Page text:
First there is Interpretor. Although I haven't started Japanese classes yet, I am very interested in mastering the language, and if I'm going to be taking it anyway, I might as well put it to use careerwise. Interpretors translate spoken words at conferences or interviews. You have to have a complete knowledge of the language and be able to translate it quickly. I'm not sure if this is the branch for me, but there are others. Especially not my area if the movie The Interpretor was any accurate depiction of the job. Apparently if you are able to translate an obscure language for the U.N., scary masked men will show up at your apartment, and then Sean Penn will have to stare into your window from across the street in order to "protect" you. Not sure which of those alternatives is creepier.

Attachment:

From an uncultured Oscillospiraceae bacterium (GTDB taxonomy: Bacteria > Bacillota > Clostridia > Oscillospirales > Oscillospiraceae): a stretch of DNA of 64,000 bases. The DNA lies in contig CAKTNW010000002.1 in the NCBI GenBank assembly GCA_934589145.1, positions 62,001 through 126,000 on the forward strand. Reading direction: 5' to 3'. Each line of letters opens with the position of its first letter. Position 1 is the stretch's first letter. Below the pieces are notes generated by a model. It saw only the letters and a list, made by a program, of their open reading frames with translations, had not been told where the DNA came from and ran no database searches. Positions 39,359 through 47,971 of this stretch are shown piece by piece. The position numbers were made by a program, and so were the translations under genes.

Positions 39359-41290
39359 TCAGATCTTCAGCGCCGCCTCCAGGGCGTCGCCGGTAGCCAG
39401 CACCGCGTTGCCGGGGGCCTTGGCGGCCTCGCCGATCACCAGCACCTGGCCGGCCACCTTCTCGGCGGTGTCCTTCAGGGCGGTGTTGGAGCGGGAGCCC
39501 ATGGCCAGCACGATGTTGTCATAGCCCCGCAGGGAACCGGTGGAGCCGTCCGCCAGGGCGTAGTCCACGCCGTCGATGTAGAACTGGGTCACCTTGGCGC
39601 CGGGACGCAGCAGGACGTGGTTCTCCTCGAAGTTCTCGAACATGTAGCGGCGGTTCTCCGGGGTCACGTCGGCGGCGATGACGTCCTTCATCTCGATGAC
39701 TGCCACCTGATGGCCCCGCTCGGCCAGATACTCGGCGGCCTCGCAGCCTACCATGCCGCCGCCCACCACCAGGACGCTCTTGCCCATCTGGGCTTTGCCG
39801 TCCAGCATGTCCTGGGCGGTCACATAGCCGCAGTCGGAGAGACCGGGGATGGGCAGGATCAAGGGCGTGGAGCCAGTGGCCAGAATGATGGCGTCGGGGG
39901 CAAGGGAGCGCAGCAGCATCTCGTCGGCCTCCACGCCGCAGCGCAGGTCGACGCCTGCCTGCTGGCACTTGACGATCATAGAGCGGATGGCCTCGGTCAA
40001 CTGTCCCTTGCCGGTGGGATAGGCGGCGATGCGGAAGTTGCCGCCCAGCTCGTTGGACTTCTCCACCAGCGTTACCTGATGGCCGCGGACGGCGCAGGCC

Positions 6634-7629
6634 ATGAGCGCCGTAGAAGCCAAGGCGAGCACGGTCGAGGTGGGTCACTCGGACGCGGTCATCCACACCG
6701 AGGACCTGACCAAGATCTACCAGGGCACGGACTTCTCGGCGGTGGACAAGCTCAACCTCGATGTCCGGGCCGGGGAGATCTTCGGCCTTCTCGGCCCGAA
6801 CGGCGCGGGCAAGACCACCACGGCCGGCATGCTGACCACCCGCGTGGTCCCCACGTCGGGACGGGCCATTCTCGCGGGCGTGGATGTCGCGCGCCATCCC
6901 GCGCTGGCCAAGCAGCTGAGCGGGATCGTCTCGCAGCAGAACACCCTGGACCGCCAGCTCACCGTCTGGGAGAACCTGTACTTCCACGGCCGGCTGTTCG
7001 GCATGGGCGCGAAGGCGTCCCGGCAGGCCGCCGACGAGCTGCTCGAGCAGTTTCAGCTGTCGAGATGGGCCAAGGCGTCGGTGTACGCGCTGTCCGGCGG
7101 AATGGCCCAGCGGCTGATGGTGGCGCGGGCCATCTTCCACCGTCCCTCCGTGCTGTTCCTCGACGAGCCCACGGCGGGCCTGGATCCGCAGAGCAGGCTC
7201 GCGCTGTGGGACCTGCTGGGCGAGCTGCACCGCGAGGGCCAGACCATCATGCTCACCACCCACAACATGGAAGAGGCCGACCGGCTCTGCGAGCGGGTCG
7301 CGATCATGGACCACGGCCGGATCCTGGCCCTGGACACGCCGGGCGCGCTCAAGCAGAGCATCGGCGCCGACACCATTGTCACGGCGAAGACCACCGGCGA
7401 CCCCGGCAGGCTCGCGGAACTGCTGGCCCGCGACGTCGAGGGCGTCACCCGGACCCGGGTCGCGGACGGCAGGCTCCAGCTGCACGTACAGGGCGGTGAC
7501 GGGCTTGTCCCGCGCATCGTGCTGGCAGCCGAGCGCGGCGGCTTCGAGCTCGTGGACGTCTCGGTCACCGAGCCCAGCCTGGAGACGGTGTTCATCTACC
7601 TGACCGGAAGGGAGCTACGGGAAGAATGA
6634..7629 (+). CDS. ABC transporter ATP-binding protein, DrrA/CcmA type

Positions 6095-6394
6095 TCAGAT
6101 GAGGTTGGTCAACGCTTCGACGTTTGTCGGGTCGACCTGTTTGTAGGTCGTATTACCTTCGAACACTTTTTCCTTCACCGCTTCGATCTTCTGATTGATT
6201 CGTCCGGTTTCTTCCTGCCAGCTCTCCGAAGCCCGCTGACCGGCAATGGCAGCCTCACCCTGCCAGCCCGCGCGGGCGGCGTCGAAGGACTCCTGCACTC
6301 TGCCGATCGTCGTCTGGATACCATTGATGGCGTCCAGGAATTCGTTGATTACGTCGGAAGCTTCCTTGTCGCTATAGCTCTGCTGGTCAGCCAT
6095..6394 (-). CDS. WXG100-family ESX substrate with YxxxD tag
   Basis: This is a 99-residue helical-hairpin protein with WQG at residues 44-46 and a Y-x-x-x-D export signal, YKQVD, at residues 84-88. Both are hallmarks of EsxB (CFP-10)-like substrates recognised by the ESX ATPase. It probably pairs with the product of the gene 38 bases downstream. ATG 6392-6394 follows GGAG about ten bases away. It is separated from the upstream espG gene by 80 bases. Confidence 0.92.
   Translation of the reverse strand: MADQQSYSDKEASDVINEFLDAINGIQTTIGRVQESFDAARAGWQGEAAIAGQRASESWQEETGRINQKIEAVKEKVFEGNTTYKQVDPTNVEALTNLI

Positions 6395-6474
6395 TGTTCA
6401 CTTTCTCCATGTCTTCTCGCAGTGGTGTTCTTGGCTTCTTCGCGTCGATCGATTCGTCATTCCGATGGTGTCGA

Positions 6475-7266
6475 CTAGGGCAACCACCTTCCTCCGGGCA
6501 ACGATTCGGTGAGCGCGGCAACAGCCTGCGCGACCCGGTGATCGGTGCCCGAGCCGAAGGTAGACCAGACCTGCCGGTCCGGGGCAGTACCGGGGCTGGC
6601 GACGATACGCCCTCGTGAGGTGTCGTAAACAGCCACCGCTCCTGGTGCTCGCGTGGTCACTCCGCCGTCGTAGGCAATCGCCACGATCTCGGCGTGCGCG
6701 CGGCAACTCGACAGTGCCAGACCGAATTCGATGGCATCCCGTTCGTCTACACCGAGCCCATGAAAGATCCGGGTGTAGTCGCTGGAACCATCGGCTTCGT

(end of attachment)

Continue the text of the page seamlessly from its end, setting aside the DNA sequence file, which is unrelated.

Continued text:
Then there is Translator. This is more my style - translators are often able to work from home, and there is less immediate pressure because you can take time to translate written words. In the case of Japanese, though, I would have to have a more thorough knowledge of the alphabet, and with 1945 kanji characters mandatory for proficiency in everyday reading, that is no small task.

There is also Linguistic Anthropologist. This could be closer to my original idea of traveling around, doing fieldwork, and writing reports. I'm interested in helping unravel the mysteries of the indiginous Ainu language in Japan.